The UK construction industry recorded a twelfth consecutive quarter of growth in the first quarter of 2016, according to the latest report by the Construction Products Association.

Growth, as well as a rise in output, was reported by companies across the industry, including contractors, SME (small and medium-sized enterprises) builders and civil engineers.

Sales of construction products increased for 38% of heavy-side manufacturers in the first quarter, compared to 29% in the previous quarter. Workloads increased for 20% of civil engineers, compared to 5% in the previous quarter, as well for 13% of SME builders, compared to 6% previously.

Output increased for 38% of specialist contractors, representing a 7% rise for the fourth quarter of 2015.

However, forecasts for the coming quarter and year are not as bright, as uncertainty amounts amid the lead-up to the EU referendum in June.

Rebecca Larkin, senior economist at the CPA, said, “After a slowdown at the end of last year, firms throughout the construction industry experienced a stronger opening quarter in 2016.

“In spite of this, the clear theme for the second quarter is uncertainty, with main contractors reporting lower orders in all sectors as projects are paused or postponed ahead of the EU referendum in June.”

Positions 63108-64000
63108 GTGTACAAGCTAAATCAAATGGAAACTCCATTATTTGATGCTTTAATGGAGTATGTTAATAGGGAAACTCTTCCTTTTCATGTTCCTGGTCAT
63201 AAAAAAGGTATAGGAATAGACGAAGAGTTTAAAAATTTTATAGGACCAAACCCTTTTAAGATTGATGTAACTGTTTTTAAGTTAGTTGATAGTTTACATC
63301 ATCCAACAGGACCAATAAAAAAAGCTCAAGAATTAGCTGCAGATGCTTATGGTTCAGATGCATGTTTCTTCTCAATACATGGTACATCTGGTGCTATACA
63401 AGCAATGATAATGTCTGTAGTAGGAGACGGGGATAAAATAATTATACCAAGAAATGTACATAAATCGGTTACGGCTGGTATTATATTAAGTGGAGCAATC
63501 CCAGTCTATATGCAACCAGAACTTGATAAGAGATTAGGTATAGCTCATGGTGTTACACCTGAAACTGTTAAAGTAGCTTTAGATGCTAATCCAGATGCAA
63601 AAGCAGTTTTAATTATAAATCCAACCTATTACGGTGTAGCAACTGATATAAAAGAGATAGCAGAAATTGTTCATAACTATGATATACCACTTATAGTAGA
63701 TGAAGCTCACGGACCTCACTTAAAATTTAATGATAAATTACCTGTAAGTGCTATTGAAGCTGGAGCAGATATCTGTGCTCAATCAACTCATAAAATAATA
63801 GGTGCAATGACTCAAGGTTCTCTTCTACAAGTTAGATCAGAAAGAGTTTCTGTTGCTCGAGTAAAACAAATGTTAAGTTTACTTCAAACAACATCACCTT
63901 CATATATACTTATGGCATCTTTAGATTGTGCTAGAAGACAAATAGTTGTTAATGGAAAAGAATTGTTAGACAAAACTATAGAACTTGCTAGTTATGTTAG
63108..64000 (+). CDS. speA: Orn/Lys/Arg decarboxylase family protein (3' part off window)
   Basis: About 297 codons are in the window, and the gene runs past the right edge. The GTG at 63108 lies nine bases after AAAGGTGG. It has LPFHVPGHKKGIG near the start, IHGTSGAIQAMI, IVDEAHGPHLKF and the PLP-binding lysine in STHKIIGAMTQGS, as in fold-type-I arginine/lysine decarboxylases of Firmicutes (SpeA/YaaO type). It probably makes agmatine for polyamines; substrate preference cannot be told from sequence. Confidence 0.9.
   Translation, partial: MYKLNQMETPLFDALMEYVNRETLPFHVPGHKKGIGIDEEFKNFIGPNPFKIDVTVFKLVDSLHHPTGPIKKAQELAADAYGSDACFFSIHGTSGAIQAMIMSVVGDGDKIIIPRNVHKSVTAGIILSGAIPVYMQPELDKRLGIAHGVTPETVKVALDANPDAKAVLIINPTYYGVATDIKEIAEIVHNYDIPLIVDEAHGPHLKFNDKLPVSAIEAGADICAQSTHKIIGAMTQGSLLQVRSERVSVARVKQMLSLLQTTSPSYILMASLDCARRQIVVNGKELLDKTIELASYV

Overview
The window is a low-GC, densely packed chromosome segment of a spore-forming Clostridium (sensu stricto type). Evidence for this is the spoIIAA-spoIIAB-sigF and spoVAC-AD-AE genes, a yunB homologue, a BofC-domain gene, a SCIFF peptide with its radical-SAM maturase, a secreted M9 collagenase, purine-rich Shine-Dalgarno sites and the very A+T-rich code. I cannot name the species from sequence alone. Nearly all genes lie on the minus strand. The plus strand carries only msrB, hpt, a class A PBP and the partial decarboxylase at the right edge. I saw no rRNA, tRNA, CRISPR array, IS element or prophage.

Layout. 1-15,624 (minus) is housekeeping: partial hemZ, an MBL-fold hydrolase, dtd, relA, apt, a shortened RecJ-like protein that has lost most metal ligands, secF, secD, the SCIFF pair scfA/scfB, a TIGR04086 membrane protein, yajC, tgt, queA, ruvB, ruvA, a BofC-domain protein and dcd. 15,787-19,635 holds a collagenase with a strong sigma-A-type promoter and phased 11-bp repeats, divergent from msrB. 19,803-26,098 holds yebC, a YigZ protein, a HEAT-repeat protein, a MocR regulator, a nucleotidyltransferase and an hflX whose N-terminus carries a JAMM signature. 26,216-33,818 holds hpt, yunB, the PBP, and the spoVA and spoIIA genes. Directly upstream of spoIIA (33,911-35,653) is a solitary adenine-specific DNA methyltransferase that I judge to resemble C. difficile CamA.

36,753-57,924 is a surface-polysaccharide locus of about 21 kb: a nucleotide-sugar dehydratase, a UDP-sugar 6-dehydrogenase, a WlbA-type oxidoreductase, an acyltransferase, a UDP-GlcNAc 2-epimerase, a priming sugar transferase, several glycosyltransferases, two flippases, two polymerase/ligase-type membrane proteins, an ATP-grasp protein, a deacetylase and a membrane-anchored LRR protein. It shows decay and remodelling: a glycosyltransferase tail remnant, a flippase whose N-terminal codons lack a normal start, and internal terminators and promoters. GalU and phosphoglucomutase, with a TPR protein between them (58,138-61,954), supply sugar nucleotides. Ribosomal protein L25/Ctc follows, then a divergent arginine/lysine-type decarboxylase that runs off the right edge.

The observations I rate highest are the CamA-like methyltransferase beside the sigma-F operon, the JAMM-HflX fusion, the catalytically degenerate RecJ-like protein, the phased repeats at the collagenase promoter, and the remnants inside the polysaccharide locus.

She added, “Beyond that, firms continued to indicate that a shortage of skilled workers is the largest threat to construction activity over the rest of the year.”

She said that main contractors reported difficulties in recruiting bricklayers, carpenters and plasterers in the first quarter, while low availability of labour was also reflected in upward pressure on wage bills among product manufacturers and civil engineers.

Meanwhile, Richard Beresford, CEO of the National Federation of Builders, said, “Uncertainty over the outcome of the EU referendum and over the nation’s defining issue – housing – is reflected in slowing industry performance.

“While homes will continue to be built, as long as there is uncertainty over government policy, we will not be able to provide anywhere near the number of homes people need.”

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